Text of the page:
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J Urol. 2002 Jan;167(1):10-5.

Percutaneous radio frequency ablation of small renal tumors: initial results.

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  • 1Urologic Oncology Branch, National Cancer Institute and Division of Radiology, Warren G. Magnuson Clinical Center, National Institutes of Health, Bethesda, Maryland.



Thermal tissue ablation with radio frequency energy is an experimental treatment of renal tumor. We report early results of an ongoing trial of percutaneous radio frequency ablation for small renal tumors.


Patients with percutaneously accessible renal tumors were evaluated for radio frequency ablation. Tumors were solid on computerized tomography (CT), 3 cm. or less in diameter and enlarging during at least 1 year. Ablation was performed at the Interventional Radiology suite under ultrasound and/or CT guidance. A 50 W., 460 kHz. electrosurgical generator delivered radio frequency energy via a percutaneously placed 15 gauge coaxial probe. At least 2, 10 to 12-minute ablation cycles were applied to each lesion. Patients were observed overnight before discharge from hospital and reevaluated 2 months later.


A total of 24 ablations were performed in 21 patients with renal tumor, including solid von Hippel-Lindau clear cell tumor in 19 and hereditary papillary renal cancer 2. Most (22 of 24) procedures were performed with patients under conscious sedation. At 2 months postoperatively mean tumor diameter plus or minus standard deviation decreased from 2.4 +/- 0.4 to 2.0 +/- 0.5 cm. (p = 0.001), and a majority of tumors (19 of 24, 79%) ceased to be enhanced on contrast CT. Mean serum creatinine plus or minus standard deviation was unchanged during this interval (1.0 +/- 0.2 mg./dl.). No major and 4 minor complications were encountered, including 2 episodes each of transient psoas pain and flank skin numbness.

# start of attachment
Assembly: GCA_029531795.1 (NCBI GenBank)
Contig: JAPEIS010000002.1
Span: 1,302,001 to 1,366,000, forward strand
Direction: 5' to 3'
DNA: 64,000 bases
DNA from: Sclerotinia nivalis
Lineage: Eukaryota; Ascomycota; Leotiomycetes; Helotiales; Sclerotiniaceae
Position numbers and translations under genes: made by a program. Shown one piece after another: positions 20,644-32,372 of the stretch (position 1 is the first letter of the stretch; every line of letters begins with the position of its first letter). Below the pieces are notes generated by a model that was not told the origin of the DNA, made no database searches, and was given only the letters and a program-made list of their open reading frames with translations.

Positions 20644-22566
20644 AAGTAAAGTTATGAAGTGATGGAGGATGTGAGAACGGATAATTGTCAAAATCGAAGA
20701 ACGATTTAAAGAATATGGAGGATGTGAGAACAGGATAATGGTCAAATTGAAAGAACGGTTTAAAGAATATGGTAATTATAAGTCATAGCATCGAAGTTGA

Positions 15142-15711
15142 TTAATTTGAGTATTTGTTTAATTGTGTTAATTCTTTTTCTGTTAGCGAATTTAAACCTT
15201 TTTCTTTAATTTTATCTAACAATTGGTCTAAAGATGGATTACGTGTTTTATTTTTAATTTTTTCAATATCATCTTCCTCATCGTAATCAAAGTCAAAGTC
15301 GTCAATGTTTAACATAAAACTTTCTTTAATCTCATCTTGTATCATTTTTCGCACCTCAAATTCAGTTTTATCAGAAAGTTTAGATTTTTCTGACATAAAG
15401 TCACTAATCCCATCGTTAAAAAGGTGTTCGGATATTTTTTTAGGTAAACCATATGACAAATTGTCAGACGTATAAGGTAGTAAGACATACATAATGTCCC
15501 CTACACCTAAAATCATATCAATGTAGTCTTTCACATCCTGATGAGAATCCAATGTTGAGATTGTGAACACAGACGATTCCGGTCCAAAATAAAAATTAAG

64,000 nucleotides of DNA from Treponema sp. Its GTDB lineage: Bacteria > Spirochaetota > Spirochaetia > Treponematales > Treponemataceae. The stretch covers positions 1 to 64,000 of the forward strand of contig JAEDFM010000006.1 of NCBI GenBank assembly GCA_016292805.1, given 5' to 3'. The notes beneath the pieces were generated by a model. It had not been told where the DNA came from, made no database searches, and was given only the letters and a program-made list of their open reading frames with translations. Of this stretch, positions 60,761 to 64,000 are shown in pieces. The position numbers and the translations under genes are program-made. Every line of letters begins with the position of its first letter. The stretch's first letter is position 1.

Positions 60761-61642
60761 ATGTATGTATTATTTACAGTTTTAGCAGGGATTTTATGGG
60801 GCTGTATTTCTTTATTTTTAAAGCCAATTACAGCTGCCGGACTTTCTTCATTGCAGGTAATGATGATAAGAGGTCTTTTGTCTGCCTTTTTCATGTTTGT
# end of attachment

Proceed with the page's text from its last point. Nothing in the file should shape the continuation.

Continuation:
Percutaneous radio frequency ablation of small renal tumor is well tolerated and minimally invasive. It will remain experimental until procedural and imaging parameters that correlate with tumor destruction are validated.

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